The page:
Such Times are difficult even for a lightweight construction specialist. Airplanes no longer fly, cars were hardly produced for weeks – the corona crisis hit the Japanese carbon fiber manufacturer Toray hard. The carbon fiber division, the previous profit engine of the world market leader in raw materials for lightweight components in aircraft and automobiles, has since plunged from a profit margin of ten percent into the red.
But Akihiro Nikkaku counts on growth in an interview with Handelsblatt. “Maybe people think I’m too optimistic when I talk about the demand for airplanes,” says the head of the key supplier for lightweight components Boeing and Airbus. But he believe in the aircraft industry. From 2023 the market will take off again, he predicts. “After Covid-19, people will travel more than before.”
At the same time, Nikkaku expects its carbon fibers in Germany from BMW and Daimler in the middle of the electric car hype, a long-term boom in fuel cell vehicles. The group builds membranes for their small hydrogen power plants and supplies carbon fibers for the hydrogen tanks. Germany could become an important pillar of the group in this area, but competes with China for Toray’s investments.
Nikkaku is so convinced of his thesis that he presented his growth plan for the next three and ten years at the height of the corona crisis in May. Powered by carbon fibers and specialty textiles for automakers and the Japanese fashion brand Uniqlo, it promised to increase sales by 22 percent compared to 2019 and operating profit by 38 percent by 2022.
For 2020, the group expects sales to fall by eleven percent to 15 billion euros, thanks to a recovery in the auto industry, and net profit by 60 percent to 270 million euros.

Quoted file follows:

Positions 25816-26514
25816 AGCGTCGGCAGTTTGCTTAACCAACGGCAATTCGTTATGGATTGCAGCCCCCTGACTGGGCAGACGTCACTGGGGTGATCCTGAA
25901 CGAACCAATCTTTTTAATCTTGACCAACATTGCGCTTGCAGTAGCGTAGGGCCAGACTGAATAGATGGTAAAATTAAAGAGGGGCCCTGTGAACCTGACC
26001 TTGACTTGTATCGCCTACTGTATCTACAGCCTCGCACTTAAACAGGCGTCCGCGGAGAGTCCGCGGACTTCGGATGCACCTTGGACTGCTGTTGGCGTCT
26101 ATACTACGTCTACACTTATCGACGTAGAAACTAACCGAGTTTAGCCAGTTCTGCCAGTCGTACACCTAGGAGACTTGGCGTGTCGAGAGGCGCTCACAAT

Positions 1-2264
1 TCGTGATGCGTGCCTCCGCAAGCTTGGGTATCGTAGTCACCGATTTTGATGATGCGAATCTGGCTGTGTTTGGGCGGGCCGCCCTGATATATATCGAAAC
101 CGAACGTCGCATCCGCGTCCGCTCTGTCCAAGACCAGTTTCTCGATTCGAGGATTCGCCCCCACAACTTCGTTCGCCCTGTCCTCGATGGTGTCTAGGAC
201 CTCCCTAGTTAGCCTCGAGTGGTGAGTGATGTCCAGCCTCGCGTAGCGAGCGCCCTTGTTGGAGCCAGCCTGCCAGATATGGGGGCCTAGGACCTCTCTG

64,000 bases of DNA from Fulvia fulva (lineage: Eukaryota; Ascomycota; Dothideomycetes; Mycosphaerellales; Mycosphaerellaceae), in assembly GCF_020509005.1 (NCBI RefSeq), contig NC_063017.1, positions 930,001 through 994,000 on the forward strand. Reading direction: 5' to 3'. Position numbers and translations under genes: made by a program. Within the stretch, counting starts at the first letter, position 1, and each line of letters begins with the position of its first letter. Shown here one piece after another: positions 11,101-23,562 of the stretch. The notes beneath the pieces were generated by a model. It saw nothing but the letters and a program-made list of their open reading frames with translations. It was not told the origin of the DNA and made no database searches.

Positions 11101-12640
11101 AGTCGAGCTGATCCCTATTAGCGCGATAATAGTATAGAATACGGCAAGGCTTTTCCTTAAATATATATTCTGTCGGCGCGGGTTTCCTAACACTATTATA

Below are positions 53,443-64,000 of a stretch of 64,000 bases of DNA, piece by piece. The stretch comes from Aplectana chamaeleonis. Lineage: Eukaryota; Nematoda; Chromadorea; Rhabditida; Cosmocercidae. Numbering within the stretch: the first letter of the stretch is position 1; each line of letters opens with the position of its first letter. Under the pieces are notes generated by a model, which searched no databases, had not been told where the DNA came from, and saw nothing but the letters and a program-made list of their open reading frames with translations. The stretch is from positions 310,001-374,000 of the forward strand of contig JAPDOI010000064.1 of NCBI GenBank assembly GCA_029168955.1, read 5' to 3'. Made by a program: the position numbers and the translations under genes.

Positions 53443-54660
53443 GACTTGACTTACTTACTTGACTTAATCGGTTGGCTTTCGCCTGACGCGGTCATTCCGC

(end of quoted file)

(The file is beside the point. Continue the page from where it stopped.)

Nikkaku’s optimism seems to rub off on investors. Since the beginning of November, Toray’s share price has soared around 20 percent to more than 600 yen. However, it is still a third below the value in November last year. Because in the middle of the new corona wave, it is not yet possible to foresee when the airlines will again be flying in profits and ordering new aircraft. Instead, the threat of further losses, bankruptcies and job cuts.
The bad news has already accumulated in Nikkaku’s neighborhood. In South Korea, Korean Air plans to buy up its local rival Asiana. At home has major customers Mitsubishi Heavy, a supplier to Boeing, has banned plans for the first larger passenger jet developed and built in Japan. Because the corona pandemic has reduced the demand for the new aircraft to zero.
However, the Toray boss sees great long-term opportunities for the aircraft and automotive industries. Nikkaku believes that the aircraft market will become more active again in 2021 as societies learn to live with the corona virus. In 2022, the pandemic will no longer have a significant impact. “And we will see new demand in 2023.”
Nikkaku expects business people in particular to think carefully about travel after their experience of teleworking. “But overall, more will be traveled,” he is convinced. For him it is “human nature” that after such a long restriction they will celebrate their freedom again. “Maybe they are not saying it at the moment because they think it is insensitive,” says the Toray boss.
In his view, however, the growing demand will be offset by a lower supply that will suddenly have to be filled. Because the airlines would now reduce their aircraft fleet by ten to 20 percent in an emergency and would also have to replace aging aircraft.